Journalistic Freedoms Observatory shows deep concern for some judicial proceedings against journalists and media organizations without adequate verification of the credibility of published reports that reveal issues of administrative and financial corruption in Iraq, where journalists are often prosecuted in spite of the high level of credibility in their publications.
In this context, one journalist is exposed to legal inquiry after reporting about some administrative and financial corruption cases concerns the institution of political prisoners, based on evidences and official documents issued by government institutions.
The journalist Abdul Halem Al-Rikabi told the Journalistic Freedoms Observatory that he had to go to court last week as a result of publishing reports based on official letters from the General Secretariat of the Council of Ministers which reveal issues of administrative and financial corruption in the institution of political prisoners, headed by Jasim Muhammed Ja’afar, vice president of the institution, who filed a lawsuit against me on the eighth of August of last year.
-“ Despite the authenticity of the documents I submitted to the investigating judge but the court did not clear me and only release me on bail which means that I will go back soon to trial again."
Al-Rikabi’s documents published in “Al-Mashriq” newspaper revealed the conflict between 2 graduation certificates submitted by one of the officials in the institution of political prisoners as a graduate from college of education of Al-Qadiseya university but the but the documents included a difference in the university order number and date of graduation.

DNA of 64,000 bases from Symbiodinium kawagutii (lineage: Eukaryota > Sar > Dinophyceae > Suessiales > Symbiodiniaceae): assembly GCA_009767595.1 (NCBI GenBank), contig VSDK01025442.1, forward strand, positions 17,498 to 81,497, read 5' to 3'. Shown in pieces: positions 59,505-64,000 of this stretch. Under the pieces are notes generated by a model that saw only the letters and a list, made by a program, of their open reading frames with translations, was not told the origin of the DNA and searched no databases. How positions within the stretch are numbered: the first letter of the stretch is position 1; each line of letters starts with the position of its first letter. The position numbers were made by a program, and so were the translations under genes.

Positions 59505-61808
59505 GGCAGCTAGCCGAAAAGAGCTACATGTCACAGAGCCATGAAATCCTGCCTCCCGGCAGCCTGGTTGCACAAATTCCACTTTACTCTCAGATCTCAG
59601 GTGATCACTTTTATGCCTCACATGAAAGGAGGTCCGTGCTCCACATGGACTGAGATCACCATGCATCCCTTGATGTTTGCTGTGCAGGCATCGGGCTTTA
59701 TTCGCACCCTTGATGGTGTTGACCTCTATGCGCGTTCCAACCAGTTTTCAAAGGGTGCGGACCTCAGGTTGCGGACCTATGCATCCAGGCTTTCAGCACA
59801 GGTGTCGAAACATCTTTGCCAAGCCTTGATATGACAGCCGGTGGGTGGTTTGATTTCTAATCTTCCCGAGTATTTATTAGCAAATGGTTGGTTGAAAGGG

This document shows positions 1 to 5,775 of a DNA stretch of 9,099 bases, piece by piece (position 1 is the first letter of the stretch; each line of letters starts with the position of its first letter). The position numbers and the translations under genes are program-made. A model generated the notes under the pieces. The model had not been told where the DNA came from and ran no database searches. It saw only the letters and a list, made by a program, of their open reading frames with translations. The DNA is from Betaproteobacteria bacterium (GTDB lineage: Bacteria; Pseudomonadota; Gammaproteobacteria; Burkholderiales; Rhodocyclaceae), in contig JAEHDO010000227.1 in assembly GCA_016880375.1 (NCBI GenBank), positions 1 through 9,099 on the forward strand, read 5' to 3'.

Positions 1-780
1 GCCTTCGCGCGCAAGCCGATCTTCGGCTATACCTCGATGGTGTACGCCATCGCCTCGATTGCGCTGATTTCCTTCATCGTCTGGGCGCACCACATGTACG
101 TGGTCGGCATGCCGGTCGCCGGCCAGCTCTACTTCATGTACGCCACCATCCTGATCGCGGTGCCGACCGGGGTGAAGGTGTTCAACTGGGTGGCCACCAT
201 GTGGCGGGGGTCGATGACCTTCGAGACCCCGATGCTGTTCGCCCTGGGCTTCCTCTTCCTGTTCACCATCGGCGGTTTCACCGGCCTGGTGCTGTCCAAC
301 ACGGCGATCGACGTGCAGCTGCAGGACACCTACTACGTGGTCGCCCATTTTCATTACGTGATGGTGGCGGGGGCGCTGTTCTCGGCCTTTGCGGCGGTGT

Fu’ad Ghazy, editor of “Al-Mashriq” newspaper which constantly publish issues related to administrative and financial corruption, says:” The publication of administrative and financial corruption in the institution of political prisoners is based on formal documents and evidences and Al-Rikabi did not come up with anything that is unofficial.”
“Al-Mashriq” newspaper had to face three lawsuits brought by the former trade minister Abdul Falah al-Sudani, who was excluded later because of administrative and financial corruption, as result of publication of press statements made by Iraqi parliament members last May, accusing the ministry of corruption, which was proved later by the Iraqi judiciary but the newspaper is still threatened with litigation.
Last year Iraq witnessed 23 lawsuits brought by local officials against independent journalists and media organizations for publishing topics that talks about issues of financial and administrative corruption, or uncovering some of these issues in addition to 35 lawsuits in Kurdistan region.
The Journalistic Freedoms Observatory calls the Supreme Judicial Council to the take necessary measures to examine issues of corruption, which is published in the media before questioning the journalists who published them, where it appears in many of them that the journalist who published it has provided official evidences and documents, the thing that raises the eyebrows to the point that these documents are evidences to condemn some corrupted parties, not the journalist who revealed it.